Friday, July 12th, 2013
Children who are suffering from depression experience brain changes similar to the changes observed in depressed adults, new research published in The Journal of the American Academy of Child & Adolescent Psychiatry has found. The New York Times reports:
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The children underwent M.R.I. brain scans while viewing pictures of happy, sad, fearful or neutral faces. The researchers found that right amygdala and right thalamus activity was significantly greater in the depressed children than in the others, a finding that has also been observed in depressed adolescents and adults.
“We found something in the brain that is aligned with the idea of neurobiological models of depression — which parts of the brain are involved and how they interact,” said the lead author, Michael S. Gaffrey, an assistant professor in the department of psychiatry at Washington University in St. Louis. “We can begin to use this information in conjunction with other information — symptoms, other biological markers — to identify and eventually prevent and treat this disorder.”
Friday, June 28th, 2013
Highly interconnected networks of nerves in the brain may be a marker of autism spectrum disorder (ASD) that will allow researchers to identify the condition in very young children. A new study published in the journal JAMA Psychiatry has made this finding, building on research from a year ago that found a non-invasive EEG test could identify unique brain patterns in the brains of autistic 2-year-olds. The new finding is promising for the ability of doctors to identify ASD at its earliest stages, which would allow interventions and treatments to begin as early as possible. More from Time.com:
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A highly interconnected brain could mean that signals zooming from sensory nerves to other networks become too overwhelming to parse apart and process, which researchers believe is a hallmark of the autistic brain. And in a study published in JAMA Psychiatry, Stanford University researchers report that this pattern of hyperconnectivity in some brain areas could provide a fingerprint for autism that helps doctors to recognize the condition at its earliest stages.
The scientists scanned the brains of 20 autistic children who ranged in age from 7 to 12 and also imaged 20 typically developing children of the same age for comparison. They found stronger connections within many critical brain networks in the autistic children, including those responsible for introspection, vision and movement.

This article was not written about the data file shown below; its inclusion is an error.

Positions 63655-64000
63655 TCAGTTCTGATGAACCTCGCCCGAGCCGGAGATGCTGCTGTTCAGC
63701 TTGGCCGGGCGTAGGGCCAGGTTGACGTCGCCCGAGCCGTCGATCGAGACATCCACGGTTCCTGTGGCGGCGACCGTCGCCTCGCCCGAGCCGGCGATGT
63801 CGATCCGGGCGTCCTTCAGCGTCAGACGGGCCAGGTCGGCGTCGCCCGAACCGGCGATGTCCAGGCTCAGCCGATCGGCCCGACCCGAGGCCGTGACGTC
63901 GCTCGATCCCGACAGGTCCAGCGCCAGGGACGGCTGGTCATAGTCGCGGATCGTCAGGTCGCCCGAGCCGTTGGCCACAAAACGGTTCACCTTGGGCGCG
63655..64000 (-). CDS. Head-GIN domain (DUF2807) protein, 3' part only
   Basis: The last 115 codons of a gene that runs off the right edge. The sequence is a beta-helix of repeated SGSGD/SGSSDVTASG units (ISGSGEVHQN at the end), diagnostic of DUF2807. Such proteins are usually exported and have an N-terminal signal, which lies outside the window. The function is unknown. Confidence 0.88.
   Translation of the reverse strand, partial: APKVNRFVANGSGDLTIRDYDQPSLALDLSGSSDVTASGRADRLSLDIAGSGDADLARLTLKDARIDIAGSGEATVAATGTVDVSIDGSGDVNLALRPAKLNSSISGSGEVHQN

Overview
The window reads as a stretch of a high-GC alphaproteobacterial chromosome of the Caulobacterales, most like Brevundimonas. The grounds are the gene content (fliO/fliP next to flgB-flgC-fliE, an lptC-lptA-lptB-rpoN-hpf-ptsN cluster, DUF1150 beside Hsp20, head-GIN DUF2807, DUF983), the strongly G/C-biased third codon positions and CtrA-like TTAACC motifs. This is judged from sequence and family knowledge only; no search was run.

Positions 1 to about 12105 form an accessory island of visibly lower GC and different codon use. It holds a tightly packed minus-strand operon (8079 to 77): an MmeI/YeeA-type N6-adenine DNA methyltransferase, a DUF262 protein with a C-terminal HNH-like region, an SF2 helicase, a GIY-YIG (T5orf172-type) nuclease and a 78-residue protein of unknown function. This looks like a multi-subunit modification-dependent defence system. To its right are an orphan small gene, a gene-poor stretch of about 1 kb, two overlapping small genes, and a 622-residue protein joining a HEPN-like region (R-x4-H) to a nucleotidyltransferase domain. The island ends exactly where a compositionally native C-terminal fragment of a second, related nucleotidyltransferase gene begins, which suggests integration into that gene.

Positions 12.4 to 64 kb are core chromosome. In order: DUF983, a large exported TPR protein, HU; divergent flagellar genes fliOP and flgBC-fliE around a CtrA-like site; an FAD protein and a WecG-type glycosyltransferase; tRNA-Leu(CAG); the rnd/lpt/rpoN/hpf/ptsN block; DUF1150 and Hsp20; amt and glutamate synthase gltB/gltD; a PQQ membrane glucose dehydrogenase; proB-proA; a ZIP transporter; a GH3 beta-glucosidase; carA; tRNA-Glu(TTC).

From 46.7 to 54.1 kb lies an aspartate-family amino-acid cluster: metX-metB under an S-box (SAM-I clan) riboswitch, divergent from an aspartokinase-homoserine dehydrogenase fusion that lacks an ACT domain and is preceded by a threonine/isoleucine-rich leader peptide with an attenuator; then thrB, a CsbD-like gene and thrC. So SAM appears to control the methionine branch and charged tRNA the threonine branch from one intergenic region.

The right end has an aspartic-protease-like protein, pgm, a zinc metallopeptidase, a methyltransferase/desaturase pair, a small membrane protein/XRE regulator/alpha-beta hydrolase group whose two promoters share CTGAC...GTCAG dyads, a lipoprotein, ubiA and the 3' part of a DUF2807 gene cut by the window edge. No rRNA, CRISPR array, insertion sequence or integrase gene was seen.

They also saw more robust links in networks that help the brain to triage the flood of incoming information from both our bodies and our environment that assaults us constantly. Called the salience network, it’s responsible for determining which internal or external sensations need our immediate attention. Using a computer program that the researchers developed to make sense of the brain imaging data, they found that by mapping the salience network alone, they could accurately classify autistic or non-autistic children in their study 78% of the time — and could do so 83% of the time using data from other researchers.
“That’s wonderful,” says Kamila Markram, the Autism Project Director at the Brain Mind Institute of the EPFL, a federal technology institute in Lausanne, Switzerland, who was not associated with the research, “We must move toward biological markers for autism and not just rely on interviews and observations by people.” Markram previously published animal research suggesting that hyperconnectivity may be involved in autism.
Moreover, the more strongly connected the salience network was in autistic children, the worse symptoms they had in terms of repetitive behaviors like rocking and restricted interests such as being obsessed with computers or the periodic table of elements. The findings suggest that from an early age, children with autism develop differently from those without the condition, and that these changes may be detectable through brain imaging.